INDICATIONS ARE that Australians will go to the polls sometime fairly soon to elect a new Federal Government.
This is a very serious matter that requires our careful thought and attention, not least because political parties, in the lead up to voting day, often roll out a host of policies and make all kinds of promises that pander to our self-interest rather than address the really hard issues that cry out for concentrated and concerted effort.
I have no interest in promoting one political party over another.
I am far more interested in appraising and evaluating the commitment of each of the parties to particular matters that I believe, in the light of scripture, are especially important.
In summary, these matters bear upon: the care and conservation of the environment, including clear strategies and goals in regard to global warming and climate change; a responsible and compassionate response to the poor and disadvantaged, especially indigenous Australians; developing a generous and hospitable culture that welcomes and supports those seeking a new life in this country, and treats refugees with respect and compassion; and offering leadership in the international arena in regard to the pursuit of peace, the provision of aid to impoverished nations and the eradication of poverty.
I could add some others, but these four will serve to illustrate the point I want to make.
Scripture declares that the world God has made is a gift entrusted to our care.
In the beginning, God saw that what the divine wisdom had brought into being was “good”.
We, as the stewards of creation, are entrusted with the responsibility to ensure that it remains so.
Faithfulness to God expressed through justice for the poor, the social outcasts, the widows and orphans, and the refugees was the primary message of the Old Testament prophets.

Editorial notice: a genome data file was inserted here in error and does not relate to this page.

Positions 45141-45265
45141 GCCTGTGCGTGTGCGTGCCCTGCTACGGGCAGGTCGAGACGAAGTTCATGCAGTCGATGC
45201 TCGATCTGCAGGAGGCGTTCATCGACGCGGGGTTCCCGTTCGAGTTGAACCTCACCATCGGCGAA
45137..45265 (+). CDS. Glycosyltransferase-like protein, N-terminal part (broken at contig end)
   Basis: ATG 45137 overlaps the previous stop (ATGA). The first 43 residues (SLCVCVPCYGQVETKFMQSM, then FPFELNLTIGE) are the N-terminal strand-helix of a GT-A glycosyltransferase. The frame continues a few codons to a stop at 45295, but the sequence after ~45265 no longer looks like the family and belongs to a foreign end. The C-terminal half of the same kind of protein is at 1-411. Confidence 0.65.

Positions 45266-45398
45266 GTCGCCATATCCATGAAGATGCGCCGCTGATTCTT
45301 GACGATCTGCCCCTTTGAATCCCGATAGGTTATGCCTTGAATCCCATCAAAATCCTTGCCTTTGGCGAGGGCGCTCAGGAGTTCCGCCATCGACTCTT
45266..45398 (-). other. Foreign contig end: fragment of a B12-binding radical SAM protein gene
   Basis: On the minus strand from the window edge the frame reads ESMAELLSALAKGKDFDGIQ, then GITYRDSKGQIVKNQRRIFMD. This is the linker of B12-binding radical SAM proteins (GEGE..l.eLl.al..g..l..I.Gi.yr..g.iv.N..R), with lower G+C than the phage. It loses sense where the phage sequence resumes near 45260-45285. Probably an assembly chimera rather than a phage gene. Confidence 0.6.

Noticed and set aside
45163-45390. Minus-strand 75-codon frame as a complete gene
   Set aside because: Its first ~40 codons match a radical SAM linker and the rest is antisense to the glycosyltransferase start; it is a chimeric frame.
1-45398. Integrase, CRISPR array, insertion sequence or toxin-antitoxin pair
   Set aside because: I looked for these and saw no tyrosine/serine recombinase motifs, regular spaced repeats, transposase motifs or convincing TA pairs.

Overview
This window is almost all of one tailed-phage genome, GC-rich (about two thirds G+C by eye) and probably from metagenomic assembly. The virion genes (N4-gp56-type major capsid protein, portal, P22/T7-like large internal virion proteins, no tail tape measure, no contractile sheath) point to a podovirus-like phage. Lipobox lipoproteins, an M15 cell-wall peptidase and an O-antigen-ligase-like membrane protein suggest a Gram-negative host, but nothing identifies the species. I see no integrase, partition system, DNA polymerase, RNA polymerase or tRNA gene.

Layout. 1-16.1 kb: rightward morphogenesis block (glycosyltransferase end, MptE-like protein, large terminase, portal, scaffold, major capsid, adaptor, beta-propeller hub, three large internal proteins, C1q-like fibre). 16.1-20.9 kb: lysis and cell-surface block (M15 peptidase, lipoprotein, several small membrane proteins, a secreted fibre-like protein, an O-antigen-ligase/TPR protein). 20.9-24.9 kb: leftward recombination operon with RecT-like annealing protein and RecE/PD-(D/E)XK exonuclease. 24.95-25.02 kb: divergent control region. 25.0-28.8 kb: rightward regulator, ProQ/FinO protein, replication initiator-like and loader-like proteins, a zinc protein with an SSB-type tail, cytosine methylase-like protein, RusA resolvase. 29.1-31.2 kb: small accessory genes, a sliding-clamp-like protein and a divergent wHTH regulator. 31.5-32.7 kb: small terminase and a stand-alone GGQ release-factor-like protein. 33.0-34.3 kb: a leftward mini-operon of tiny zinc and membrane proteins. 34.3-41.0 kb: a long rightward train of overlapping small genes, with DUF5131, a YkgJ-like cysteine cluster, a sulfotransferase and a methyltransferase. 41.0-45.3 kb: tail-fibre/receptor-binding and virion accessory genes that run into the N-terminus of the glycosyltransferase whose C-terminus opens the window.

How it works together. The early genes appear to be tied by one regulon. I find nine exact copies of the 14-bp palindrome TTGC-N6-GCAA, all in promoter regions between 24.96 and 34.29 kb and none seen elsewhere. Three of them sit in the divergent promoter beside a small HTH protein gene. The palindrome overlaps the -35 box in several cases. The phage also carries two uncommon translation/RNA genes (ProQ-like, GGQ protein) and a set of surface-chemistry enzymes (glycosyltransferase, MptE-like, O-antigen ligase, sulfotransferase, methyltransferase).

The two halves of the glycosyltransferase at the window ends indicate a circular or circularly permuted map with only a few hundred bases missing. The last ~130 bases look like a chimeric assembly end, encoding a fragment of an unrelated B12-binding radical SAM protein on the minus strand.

Micah summed it up in his declaration to the people, “And what does the Lord require of you but to do justice, and to love kindness, and to walk humbly with your God?” (Micah 6:8)
In the preaching of the prophets, the spiritual health and wellbeing of the nation, and the acceptability of their worship of God, were directly related to their willingness to live in accordance with these fundamental principles.
The significance of all this in the biblical witness is given even greater emphasis when Jesus adopts a prophetic manifesto from the very beginning of his ministry, as he declares in the synagogue at Nazareth, “The spirit of the Lord is upon me, because he has anointed me to bring good news to the poor. He has sent me to proclaim release to the captives and recovery of sight to the blind, to let the oppressed go free.” (Luke 4:18)
I believe that the best way to prepare ourselves for a federal election is to set aside our personal interest and take time to gather and reflect on information relating to these key issues.
In that regard this issue of Journey is particularly relevant and helpful.
I want to commend Bruce Mullan, Editor of Journey, and his staff, for their initiative in gathering the responses from the various political parties that are featured in this issue.
This enables ready access to the policy statements provided and the opportunity to assess those policies in the light of what the scripture teaches us.
In addition, we can access the resources provided by the National Assembly of the Uniting Church to help us engage meaningfully and responsibly as disciples of Jesus with the issues that really matter.
It seems that the election could be announced at any time. We may already know that date by the time this issue of Journey reaches our congregations.
I urge you to take the issues seriously and also to take seriously those candidates who are willing to commit to responsible government that transcends party politics, personal self-advancement and demonstrates compassion and respect for all the people of Australia.
Beyond the election we have the further responsibility of holding our elected representatives accountable for the values and objectives they have outlined for us.